Lastly, students will analyze and interpret the data gathered during the geologic field study through the creation of a bar and circle graph. This lesson will require students to research the Big Bang Theory and the three main pieces of scientific evidence that support this theory.
At the conclusion of the lesson, students will create a five paragraph argumentative essay to examine the Big Bang Theory and the scientific evidence that supports this theory. This is a lesson presenting energy and work. It covers: types of energy, forms of energy, work, law of conservation of energy, and renewable and nonrenewable energy sources. In the activities section, one will find links to Internet sites that explore concepts of energy and work.
Interactive labs are also included in this lesson.
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The lesson can serve as a student-led or teacher-led lesson. It gives a brief statement of facts; therefore, the teacher must provide expansions, if needed. The expansions could come from the Internet sites since many of them go into more detail about the concepts. The teacher will also be expected to supply some form of assessment for the lesson.
Students know that humans and other animals must eat food to have the energy to grow, maintain body temperature, heal, and move, but do they realize that all the energy in food was once energy from the sun? In this lesson, students will participate in a simulation regarding the transfer of energy from the sun to plants, the conversion of solar energy into chemical energy during photosynthesis, and the transfer of energy between organisms when one organism eats another. Then they will use websites, close reading of nonfiction passages, and vocabulary-building activities to prepare them to construct their own models of the transfer of energy in a food chain to show that energy in animals' food was once energy from the sun.
Young students may think the sun is the biggest and brightest star in the universe since it appears to be the brightest star in the sky when viewed from Earth. In this lesson, students will use flashlights to construct a model of the difference in stars' appearances due to their distance from Earth.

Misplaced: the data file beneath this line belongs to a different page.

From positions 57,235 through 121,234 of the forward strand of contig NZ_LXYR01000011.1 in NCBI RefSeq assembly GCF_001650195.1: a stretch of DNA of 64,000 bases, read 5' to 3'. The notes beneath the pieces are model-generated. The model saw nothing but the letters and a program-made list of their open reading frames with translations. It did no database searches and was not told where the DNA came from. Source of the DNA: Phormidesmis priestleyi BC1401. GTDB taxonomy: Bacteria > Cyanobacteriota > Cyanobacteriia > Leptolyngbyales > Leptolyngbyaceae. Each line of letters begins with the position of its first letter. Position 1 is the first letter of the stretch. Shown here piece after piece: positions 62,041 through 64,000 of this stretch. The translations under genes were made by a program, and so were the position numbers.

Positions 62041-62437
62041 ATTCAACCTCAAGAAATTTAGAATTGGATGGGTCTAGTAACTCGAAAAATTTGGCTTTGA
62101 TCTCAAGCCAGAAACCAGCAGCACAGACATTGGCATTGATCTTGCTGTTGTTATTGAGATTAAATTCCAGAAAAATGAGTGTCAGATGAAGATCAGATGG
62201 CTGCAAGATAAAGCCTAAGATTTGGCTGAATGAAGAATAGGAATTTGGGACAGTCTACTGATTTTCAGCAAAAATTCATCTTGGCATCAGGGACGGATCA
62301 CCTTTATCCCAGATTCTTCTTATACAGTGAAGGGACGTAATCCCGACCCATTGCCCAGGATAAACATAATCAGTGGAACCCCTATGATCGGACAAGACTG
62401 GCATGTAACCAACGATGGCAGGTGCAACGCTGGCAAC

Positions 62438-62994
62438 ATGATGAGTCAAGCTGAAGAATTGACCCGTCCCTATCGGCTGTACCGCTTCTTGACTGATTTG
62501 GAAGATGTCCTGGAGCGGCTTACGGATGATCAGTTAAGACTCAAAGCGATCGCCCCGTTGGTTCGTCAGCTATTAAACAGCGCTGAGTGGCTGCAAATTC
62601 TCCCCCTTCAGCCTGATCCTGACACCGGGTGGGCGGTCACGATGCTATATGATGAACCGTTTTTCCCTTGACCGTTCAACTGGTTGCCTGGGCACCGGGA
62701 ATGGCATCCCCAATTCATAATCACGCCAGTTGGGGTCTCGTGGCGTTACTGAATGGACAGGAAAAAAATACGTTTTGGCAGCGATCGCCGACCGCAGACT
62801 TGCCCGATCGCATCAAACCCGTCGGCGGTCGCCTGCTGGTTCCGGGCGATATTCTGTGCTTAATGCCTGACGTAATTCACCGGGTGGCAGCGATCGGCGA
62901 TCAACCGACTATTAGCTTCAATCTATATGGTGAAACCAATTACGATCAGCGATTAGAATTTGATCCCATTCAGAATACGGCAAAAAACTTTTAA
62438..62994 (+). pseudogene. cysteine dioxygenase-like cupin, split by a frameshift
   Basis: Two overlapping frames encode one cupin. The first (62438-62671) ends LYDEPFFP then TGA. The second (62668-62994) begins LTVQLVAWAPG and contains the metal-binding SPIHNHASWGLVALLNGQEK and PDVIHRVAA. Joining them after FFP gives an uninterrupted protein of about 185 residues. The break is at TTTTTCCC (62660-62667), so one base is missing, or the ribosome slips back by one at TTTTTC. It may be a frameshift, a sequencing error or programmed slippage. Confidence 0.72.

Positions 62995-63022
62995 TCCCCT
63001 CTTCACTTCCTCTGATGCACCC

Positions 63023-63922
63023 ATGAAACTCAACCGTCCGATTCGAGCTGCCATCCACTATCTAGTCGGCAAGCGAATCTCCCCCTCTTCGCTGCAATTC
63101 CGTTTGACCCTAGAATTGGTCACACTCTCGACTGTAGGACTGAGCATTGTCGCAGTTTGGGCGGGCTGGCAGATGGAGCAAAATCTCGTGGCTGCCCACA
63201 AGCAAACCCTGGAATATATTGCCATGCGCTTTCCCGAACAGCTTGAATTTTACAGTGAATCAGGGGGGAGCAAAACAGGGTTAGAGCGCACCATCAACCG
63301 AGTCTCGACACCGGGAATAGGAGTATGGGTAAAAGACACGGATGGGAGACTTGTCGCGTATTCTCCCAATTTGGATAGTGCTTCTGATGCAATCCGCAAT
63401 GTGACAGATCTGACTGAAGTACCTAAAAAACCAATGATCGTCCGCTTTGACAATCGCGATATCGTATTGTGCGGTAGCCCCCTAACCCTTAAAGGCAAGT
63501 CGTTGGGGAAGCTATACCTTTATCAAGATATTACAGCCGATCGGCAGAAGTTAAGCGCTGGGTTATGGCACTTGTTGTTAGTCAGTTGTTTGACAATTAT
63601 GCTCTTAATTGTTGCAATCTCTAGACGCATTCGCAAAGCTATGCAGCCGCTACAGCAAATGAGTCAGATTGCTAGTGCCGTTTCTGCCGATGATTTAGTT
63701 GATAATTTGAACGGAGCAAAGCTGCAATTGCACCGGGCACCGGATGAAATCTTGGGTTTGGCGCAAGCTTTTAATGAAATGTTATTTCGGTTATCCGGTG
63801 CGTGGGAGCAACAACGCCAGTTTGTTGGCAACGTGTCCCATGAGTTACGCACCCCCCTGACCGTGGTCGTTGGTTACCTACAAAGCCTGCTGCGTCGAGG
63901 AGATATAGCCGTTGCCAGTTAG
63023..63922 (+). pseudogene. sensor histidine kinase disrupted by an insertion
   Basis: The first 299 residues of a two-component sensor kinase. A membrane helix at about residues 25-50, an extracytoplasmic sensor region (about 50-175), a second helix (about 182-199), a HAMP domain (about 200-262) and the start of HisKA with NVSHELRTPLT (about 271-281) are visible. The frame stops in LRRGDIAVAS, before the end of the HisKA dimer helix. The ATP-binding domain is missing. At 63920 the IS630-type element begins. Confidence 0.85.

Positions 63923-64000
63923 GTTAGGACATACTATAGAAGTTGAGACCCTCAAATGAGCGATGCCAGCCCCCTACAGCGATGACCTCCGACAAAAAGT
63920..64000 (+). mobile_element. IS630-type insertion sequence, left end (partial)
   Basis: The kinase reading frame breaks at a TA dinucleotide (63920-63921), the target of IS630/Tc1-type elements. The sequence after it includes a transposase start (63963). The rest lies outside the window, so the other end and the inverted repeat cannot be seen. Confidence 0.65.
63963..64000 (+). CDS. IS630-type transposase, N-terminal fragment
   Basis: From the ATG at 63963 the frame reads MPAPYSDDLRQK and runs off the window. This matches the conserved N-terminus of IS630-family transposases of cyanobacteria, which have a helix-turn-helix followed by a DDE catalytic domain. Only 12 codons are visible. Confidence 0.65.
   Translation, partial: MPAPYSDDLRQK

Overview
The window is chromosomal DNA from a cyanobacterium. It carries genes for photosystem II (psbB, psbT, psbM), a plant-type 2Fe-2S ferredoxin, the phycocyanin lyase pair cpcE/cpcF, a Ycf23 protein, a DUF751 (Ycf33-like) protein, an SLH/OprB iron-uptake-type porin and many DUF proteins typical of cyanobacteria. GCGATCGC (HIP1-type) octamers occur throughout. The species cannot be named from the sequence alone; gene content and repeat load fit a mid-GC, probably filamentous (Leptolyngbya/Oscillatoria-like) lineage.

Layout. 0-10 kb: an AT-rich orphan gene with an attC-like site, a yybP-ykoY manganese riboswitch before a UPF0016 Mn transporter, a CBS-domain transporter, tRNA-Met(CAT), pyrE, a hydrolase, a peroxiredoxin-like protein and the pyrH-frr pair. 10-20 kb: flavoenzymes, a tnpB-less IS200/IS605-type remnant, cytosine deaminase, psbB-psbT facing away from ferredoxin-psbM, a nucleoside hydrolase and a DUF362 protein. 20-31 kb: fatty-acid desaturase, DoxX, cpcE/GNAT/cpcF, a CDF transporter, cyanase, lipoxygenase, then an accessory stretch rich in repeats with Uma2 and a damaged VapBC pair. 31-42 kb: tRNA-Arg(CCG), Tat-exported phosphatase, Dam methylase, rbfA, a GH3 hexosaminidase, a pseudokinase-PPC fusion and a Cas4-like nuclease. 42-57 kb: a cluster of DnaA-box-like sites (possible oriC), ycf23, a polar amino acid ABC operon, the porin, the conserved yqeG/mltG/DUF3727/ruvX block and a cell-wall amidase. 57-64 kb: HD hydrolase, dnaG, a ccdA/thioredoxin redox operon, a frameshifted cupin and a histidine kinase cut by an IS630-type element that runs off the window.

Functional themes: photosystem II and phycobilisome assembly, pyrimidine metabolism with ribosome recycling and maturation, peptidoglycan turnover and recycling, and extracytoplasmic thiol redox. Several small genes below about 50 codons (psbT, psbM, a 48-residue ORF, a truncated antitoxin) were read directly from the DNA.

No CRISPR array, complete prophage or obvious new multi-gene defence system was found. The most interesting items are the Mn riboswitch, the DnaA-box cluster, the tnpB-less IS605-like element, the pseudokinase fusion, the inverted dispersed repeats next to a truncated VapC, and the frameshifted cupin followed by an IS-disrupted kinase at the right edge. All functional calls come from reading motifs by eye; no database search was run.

Then they will use the Internet to research the sun and stars to create a poster, picture book, or digital presentation to explain that the sun is not the biggest or brightest star--it only appears that way due to its proximity to Earth. It can stand on its own but if you haven't taught the others you may want to show the World Population Over Time video before starting this lesson. In this lesson, students investigate photosynthesis through hands-on experiments, videos, and discussion of text.
They work in small groups with picture cards to create a chart showing how plants transform carbon dioxide, water, and light energy into carbohydrates and oxygen. After working collaboratively, students will create their own diagrams of photosynthesis. Because plant observations must occur over time, this lesson will take several days to complete. In this activity, the students will be engineers who compete to create their own "safe" and fast free fall ride.
Using graphing and calculations, the students will calculate the fastest ride and determine the minimum and maximum passenger sizes that their ride will hold. The team that designs the fastest ride that doesn't "hurt" the passenger s wins! The students will work together to design a magnetic system that can float from one point to another.
The students will design a graphic organizer showing the sequence and steps needed to design a Maglev Train system by applying a scientific understanding of the forces between interacting magnets. Students will work in small groups to conduct a hands-on investigation to see what materials allow light to pass through. They will label materials as opaque, translucent, and transparent. They will operate solar panels and place different materials between the sun and the panel. The panel is attached to a fan which will stop, continue spinning or slow down depending on the material.
Learners will record their findings in chart form. In this activity, students try to work their way out of a circular maze, thereby modeling the movement of a photon as it travels through the radiative zone of the sun. Classroom discussion after they complete the activity is focused on the Standard Solar Model and its importance in further scientific studies of the sun. Students investigate the properties of gasses using the gas laws and explore the application to aeronautics. In this lesson, students construct balloon-powered rockets to launch the greatest payload possible to the classroom ceiling.
Student teams receive identical parts to build rockets. Then the teams compete to launch the greatest number of paper clips to space the ceiling. This is an inquiry-based lesson that allows the students to investigate how an animal's color affects its chances of survival in its environment. Students will explore evidence needed to explain the cause-and-effect relationship between an animal's coloring and its effect on the individual's ability to survive. The students will create a communication device using everyday resources.